Orbigny, Alcide Charles Victor Dessalines D’

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(b. Couëron, Loire-Atlantique, France, 6 September 1802; d. Pierrefitte-sur-Seine, near Saint-Denis, France, 30 June 1857)


D’Orbigny’s father, Charles-Marie Dessalines d’Orbigny, came from Santo Domingo. After serving as a naval doctor, he practiced medicine in Couëron and finally in La Rochelle on the Atlantic coast. He was an enthusiastic scientist and often took his sons Alcide and Charles collecting with him on excursions along the coast near their house. As a result of this experience, Alcide decided on a career in science. In 1819 he began systematic zoological research, studying in Paris under Cordier. In June 1826 he left for South America on a commission for the Muséum d’Histoire Naturelle and did not return until March 1834. During these eight years he traveled through the entire continent, making extensive scientific studies under difficult and often dangerous conditions. At the time, much of the continent had been explored only slightly or not at all.

Following his return d’Orbigny spent the rest of his life in Paris, except for brief periods of travel. He was but little concerned about his career. Because of his novel, unorthodox ideas and hypotheses, he had many opponents among his French colleagues. The zoologists dismissed his taxonomic and systematic works and his views concerning the geographic distribution of animals. Many geologists opposed his stratigraphic conceptions. His division of the history of the earth into stages evoked repeated criticism. Lastly, zoologists and geologists were united against him; they thought that paleontology was not an independent science, but that it was only the zoology and botany of fossil organisms.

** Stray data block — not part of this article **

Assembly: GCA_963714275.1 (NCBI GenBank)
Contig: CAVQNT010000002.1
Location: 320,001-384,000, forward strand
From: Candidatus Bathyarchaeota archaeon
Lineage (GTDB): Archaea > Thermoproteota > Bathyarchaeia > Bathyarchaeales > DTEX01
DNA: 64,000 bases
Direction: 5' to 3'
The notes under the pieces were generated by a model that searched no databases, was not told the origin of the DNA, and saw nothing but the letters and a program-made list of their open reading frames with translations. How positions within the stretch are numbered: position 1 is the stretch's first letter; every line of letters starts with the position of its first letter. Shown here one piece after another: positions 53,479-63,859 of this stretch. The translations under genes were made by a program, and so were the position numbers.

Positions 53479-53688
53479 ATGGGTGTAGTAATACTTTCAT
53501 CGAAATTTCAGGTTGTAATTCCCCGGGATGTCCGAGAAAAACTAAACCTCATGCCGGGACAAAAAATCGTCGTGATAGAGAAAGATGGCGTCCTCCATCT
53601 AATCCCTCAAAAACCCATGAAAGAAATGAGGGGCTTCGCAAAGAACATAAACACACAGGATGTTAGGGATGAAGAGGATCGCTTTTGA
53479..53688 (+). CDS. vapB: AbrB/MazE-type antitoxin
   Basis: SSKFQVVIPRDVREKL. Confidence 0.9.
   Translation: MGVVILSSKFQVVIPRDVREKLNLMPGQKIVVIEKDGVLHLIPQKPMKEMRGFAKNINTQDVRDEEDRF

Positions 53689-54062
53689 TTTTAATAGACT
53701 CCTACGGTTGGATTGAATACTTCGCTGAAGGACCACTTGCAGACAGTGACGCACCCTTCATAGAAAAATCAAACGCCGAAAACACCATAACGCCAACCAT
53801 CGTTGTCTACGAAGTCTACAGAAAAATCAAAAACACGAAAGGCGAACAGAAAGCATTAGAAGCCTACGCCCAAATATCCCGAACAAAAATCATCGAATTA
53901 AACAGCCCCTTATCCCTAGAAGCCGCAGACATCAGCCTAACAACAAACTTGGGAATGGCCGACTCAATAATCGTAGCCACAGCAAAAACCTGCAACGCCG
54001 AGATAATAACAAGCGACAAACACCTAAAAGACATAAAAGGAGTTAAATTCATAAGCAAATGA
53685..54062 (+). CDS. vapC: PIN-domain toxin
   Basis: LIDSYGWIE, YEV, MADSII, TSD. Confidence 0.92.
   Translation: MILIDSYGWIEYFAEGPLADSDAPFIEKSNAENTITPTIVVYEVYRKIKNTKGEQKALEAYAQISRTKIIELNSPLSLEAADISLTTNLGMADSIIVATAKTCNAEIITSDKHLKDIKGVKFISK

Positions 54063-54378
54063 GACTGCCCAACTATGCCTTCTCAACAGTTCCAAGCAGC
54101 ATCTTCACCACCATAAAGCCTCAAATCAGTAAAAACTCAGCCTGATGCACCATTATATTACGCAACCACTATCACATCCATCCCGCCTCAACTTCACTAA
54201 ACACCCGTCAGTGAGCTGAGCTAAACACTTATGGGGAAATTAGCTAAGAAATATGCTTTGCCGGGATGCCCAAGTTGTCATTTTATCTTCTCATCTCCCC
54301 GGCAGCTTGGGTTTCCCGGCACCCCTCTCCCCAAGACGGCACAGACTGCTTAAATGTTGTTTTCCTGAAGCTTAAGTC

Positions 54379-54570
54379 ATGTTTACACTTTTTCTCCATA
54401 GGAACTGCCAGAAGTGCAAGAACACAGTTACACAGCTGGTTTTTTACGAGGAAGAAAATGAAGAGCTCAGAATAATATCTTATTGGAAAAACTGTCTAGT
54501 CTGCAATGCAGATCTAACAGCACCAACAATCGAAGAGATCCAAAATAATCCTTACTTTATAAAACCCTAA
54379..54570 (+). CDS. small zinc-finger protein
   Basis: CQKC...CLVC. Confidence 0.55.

Consequently, d’Orbigny’s initial attempt to obtain a professorship in Paris was unsuccessful. In 1853 a government decree finally created—especially for him—a chair of paleontology at the Muséum d’Histoire Naturelle; the position still exists. Although with his appointment to this chair he had attained his life’s goal, he had become embittered by the years of hostility and criticism from his colleagues. He thought that he could forget this adversity by working harder, but the increased activity helped undermine his health and he died of a heart ailment, which had caused him much pain during the last year of his life. D’Orbigny was survived by a wife and children. He was a member of many scientific societies and academies in France and abroad, and on two occasions he won the Wollaston Medal of the Geological Society of London.